I definitively had a lot of fun building this piece:
pulsar-plot

If you talk about Data Visualization and album covers in the music culture there is a cover that is one of if not the most representative of these two fields. We talk about the cover for Joy Division’s Unknown Pleasures album, who became an iconic image to represent the band.
Unknownpleasures

This album cover has an interesting history behind. The graphic is a data display and his creator Peter Saville, describes it as a “comparative path demonstration of frequency from a signal of a pulsar. Each horizontal line, reaching a series of peaks close to the middle of the graph, is observed data from a this pulsar, and there are several of them stacked together. Saville goes on, “What you’re seeing is a comparative chart of the frequency and the accuracy of this signal.”

I was fascinated about this story when I discovered it through this excellent post on Scientific American blog, so I wanted to experiment with this pulsar visualization, creating one by my own with data more related to my daily life. I quickly found a metaphorical correlation between a pulsar and me: In fact like a pulsar which emits signals periodically due to several phenomenons, I change my normal activity when my sedentary life stops and I start my trail running workouts.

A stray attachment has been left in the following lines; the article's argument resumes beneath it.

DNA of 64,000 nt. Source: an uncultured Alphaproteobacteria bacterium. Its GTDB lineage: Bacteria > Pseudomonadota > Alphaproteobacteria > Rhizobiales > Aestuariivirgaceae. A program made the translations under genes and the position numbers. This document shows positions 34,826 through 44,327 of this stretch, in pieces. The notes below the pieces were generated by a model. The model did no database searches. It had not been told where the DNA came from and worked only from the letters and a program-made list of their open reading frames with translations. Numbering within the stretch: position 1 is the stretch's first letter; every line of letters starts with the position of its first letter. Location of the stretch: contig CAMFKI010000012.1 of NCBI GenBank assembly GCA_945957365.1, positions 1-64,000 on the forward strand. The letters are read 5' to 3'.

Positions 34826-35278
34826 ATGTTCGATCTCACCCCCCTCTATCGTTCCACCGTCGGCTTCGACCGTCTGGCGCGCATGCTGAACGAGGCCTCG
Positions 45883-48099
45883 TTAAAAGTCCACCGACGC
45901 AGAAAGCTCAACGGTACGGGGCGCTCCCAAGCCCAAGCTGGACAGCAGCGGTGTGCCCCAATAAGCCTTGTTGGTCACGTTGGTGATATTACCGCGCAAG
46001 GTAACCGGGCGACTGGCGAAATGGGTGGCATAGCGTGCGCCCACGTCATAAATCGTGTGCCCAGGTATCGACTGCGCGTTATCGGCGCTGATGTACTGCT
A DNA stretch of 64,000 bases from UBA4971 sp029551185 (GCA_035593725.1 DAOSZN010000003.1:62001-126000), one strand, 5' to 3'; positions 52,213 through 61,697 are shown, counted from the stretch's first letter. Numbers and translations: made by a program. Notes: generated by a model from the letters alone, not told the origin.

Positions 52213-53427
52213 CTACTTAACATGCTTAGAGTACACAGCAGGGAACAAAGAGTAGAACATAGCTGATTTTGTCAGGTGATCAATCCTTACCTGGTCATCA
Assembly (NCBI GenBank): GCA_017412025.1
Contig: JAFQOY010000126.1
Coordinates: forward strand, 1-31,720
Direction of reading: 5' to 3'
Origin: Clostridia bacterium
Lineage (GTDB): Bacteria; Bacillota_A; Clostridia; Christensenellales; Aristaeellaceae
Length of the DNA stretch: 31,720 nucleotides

Captura de pantalla 2015-05-04 a la(s) 10.51.10
Here every path is the workout itself, plotting elevation changes and total distance. Stacking all the workout paths then the trail activity emerges even showing some patterns, as the average distance and the shape generated from elevation changes of all the trail rides. Adding some signal noise before each track helps to emulate the original pulsar plot and also is a way to communicate the idea of the change in the individual activity.

The source code for this project is available at github here.
It has been built using processing.js, d3.js and turf.js.

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Data Visualization · Interactive · HCI · Open Data · Data Science · Digital Humanities


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